Within the last year, much has been written about the improvements to the WordPress user interface: the most talked about change has been the improved writing experience.
But if you're a developer you'll be wanting to know less about that and more about what's changed under the hood. Here I'll demonstrate one of the most interesting changes for developers: improvements to certain types of queries.
The main changes are as follows:
Let's have a look at the changes.
In previous versions of WordPress, you could use an
OR statement to define queries for taxonomy terms, dates, and metadata. So for example, the following arguments will be used in a query on a recipe site which outputs quick breakfast recipes:
<?php $args = array( 'post_type' => 'post', 'tax_query' => array( 'relation' => 'AND', array( 'taxonomy' => 'speed', 'field' => 'slug', 'terms' => array( 'quick' ) ), array( 'taxonomy' => 'meal', 'field' => 'slug', 'terms' => array( 'breakfast' ) ) ) ); $query = new WP_Query( $args ); ?>
This looks for the
'meal' taxonomies and outputs posts with the
'breakfast' terms respectively.
But what if you wanted to write a more complex query? Let's say you wanted quick recipes for breakfast and slow recipes for lunch (maybe for someone who wants to get breakfast done quickly so they have more time to cook lunch!). You don't want to use a simple
AND statement to join all the elements of your query, since then you would get slow recipes for breakfast and lunch, for example. And you don't want to use an
OR statement linking all the terms, as you'll get all manner of recipes which only have one of the queried terms along with other ones you want to filter out.
The good news is that now you can do this. To query quick recipes for breakfast and slow recipes for lunch, you'd use the following:
<?php $query = new WP_Query( array( 'tax_query' => array( 'relation' => 'OR', array( 'relation' => 'AND', array( 'taxonomy' => 'meal', 'field' => 'slug', 'terms' => array( 'breakfast' ) ), array( 'taxonomy' => 'speed', 'field' => 'slug', 'terms' => array( 'quick' ) ) ), array( 'relation' => 'AND', array( 'taxonomy' => 'meal', 'field' => 'slug', 'terms' => array( 'lunch' ) ), array( 'taxonomy' => 'speed', 'field' => 'slug', 'terms' => array( 'slow' ) ) ) ) ) ); $query = new WP_Query( $args ); ?>
Here I've used two nested arrays:
OR, because we're looking for posts which are either quick breakfast recipes or slow lunch recipes.
ANDbecause you want the post to have both terms.
Of course you could vary your queries to include multiple taxonomy terms and values, and get as complex as you need.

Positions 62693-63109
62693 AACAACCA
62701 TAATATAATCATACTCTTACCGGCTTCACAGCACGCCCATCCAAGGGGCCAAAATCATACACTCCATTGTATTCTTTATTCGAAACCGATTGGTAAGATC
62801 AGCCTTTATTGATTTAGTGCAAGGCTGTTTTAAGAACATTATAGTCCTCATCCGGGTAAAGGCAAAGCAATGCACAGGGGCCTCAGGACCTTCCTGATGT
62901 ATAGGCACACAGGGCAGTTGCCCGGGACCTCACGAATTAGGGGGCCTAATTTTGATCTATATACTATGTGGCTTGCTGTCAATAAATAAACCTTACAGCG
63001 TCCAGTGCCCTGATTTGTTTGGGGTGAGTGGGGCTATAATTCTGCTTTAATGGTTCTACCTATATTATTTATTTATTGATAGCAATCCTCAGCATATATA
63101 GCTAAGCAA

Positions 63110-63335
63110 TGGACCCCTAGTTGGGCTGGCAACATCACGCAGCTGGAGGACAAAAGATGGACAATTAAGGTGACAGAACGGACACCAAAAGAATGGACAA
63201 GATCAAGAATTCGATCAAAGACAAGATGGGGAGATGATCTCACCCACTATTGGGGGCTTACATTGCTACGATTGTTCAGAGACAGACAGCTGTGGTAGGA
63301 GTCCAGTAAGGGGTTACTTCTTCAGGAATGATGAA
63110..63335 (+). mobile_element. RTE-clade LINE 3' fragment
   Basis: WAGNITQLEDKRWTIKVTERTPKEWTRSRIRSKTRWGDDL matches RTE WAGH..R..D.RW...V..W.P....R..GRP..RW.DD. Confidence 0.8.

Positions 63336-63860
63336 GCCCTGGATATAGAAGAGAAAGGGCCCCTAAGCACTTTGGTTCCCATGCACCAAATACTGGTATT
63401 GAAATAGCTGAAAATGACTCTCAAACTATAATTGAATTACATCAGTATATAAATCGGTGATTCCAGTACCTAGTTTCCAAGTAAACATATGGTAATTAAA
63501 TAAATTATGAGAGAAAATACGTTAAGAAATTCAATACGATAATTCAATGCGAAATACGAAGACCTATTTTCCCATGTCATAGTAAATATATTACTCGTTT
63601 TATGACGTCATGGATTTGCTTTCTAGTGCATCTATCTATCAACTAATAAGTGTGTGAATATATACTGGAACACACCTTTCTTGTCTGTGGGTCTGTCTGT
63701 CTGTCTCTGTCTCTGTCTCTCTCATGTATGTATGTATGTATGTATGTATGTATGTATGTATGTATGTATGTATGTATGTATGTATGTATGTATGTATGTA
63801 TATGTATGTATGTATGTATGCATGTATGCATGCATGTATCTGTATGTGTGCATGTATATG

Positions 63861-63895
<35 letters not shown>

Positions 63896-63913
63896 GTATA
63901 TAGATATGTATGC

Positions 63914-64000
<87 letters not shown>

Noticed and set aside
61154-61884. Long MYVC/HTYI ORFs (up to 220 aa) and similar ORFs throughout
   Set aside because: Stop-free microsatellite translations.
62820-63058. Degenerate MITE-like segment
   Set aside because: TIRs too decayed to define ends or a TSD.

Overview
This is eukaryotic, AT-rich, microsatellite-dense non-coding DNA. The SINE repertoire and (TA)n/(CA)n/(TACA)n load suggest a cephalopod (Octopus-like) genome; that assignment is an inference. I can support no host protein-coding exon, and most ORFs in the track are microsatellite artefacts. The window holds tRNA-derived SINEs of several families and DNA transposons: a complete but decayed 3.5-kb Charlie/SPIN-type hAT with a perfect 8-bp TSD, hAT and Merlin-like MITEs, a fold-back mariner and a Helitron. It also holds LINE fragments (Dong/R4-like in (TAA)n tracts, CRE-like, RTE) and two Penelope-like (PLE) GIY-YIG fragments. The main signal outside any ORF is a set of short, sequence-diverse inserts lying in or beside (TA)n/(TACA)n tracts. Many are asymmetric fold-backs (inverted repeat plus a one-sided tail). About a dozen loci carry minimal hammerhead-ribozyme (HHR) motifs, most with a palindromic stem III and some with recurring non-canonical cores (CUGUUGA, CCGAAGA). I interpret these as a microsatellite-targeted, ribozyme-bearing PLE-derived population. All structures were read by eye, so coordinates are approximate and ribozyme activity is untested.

The example I've given above uses taxonomy terms, but this feature has also been added to date and metadata queries. Metadata is potentially where things could get interesting, as you have the scope for so many values.
The syntax works in exactly the same way for date and metadata queries. For meta queries you replace
meta_query and use
'value' as the parameters. For date queries you replace
date_query and use the date parameters provided in the WordPress Codex.
To query comments, you use the
WP_Comment_Query class in place of the more commonly used
WP_Query class. This class has had eight new parameters added to it:
'author__in': identify comment author (or an array of authors)
'author__not_in': identify comments not by a certain author (or array of authors)
'post_author__in': identify author (or array of authors) of the post the comment was made on
'post_author__not_in': exclude comments made on posts written by particular author or array of authors
'comment__in': comments with a certain ID or array of IDs
'comment__not_in': exclude comments with a certain ID or array of IDs
'post__in': comments made on a post or array of posts (using the post ID)
'post__not_in': exclude comments made on a post or array of posts (using the post ID)
The values used for these are the author ID, comment ID or post ID as appropriate.
Note that the
WP_Comment_Query class now supports nested queries as well.
There have also been a couple of bug fixes which you might find helpful:
date_querywas used along with a
meta_queryhas been fixed.
‘orderby' => 'meta_value’was used when passing a
WP_Query, this used to break the query. This has been fixed.
If you want the lowdown on all the details, you can find it on the make WordPress core site.
These improvements to queries take WordPress a step further to full CMS capability. The ability to use nested queries means that you can output content in much more flexible and complex ways. It will be interesting to see how people use them!